Georgia's secretary of state said Tuesday that some fellow Republicans have tried to pressure him into disqualifying legal ballots that may not have favored President Trump. Raffensperger doubled down on his claim in response to Graham's pushback.
"Many of the counties are coming in spot, dead on", Sterling said.
Biden is leading in the state by 14,000 votes.
Sterling called it "an incredible blunder" and called for the county's elections director to resign. "What we are seeing in Fulton is managerial sloppiness which opens the door for potential problems".
Raffensperger said that Graham asked if the signature verification process was subject to political bias and asked if Raffensperger could disqualify ballots. And then he, I got the sense it implied that then you could throw those out for any, if you look at the counties with the highest frequent error of signatures. During our discussion, he asked if ballots could be matched back to the envelope - the absentee ballots could be matched back to the envelope.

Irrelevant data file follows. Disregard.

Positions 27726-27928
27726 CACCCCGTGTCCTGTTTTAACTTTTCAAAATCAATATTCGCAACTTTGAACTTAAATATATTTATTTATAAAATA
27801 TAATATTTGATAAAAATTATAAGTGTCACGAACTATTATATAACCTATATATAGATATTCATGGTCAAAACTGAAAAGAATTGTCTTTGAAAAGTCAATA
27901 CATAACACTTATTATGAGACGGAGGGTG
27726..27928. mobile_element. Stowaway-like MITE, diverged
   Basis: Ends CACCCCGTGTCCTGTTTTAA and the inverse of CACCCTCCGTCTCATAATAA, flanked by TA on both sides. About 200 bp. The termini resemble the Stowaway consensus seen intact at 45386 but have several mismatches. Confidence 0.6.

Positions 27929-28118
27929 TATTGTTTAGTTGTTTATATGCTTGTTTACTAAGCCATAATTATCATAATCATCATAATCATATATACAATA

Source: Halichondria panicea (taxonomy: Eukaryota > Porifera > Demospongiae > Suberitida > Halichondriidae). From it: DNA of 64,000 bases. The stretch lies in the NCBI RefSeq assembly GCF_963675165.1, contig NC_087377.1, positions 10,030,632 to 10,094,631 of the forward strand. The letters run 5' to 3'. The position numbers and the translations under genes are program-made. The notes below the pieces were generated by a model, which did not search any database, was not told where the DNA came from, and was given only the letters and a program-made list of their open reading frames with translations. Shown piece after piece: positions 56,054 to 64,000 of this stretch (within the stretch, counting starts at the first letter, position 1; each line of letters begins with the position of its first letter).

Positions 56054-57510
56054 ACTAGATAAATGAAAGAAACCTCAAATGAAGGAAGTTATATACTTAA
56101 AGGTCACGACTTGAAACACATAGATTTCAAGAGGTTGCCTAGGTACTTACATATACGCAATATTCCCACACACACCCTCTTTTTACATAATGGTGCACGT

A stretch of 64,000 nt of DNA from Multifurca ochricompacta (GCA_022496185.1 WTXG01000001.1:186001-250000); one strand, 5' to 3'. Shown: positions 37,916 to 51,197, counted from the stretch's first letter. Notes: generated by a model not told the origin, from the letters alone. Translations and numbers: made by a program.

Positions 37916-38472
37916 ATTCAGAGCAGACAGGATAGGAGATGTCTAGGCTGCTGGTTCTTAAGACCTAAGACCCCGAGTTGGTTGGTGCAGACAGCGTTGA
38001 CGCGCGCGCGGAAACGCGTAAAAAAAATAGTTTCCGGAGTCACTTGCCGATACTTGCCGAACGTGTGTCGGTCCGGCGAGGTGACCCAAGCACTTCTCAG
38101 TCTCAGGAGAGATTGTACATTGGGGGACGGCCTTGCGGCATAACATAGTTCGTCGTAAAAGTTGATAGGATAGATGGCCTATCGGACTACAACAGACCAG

The missing votes are the most significant issue found so far during Georgia's recount.
"I was trying to find out how the signature stuff worked", Graham said. "His supporters are going to continue to fight".
The state is required by law to certify its results by Friday, which would thwart long-shot efforts by Trump to delay certification and potentially overturn the results of the state's election through the Electoral College.
With the spread of COVID-19 a continuous threat, in order to practice social distancing and follow COVID-19 protocols, the county says it would need to contract the Wisconsin Center to host the recount process. That recount would be done electronically.
On Sunday night, Raffensperger went on a Facebook debunking spree, fact-checking Trump's tweets about mail-in voting and ballot counting monitors. Raffensperger says that could violate voters' right to secrecy, and he has vigorously defended the state's already strict signature-matching process.
Nick Wooten is the Southern Trends and Culture reporter for McClatchy's South region. He is a graduate of Mercer University in Macon, Georgia.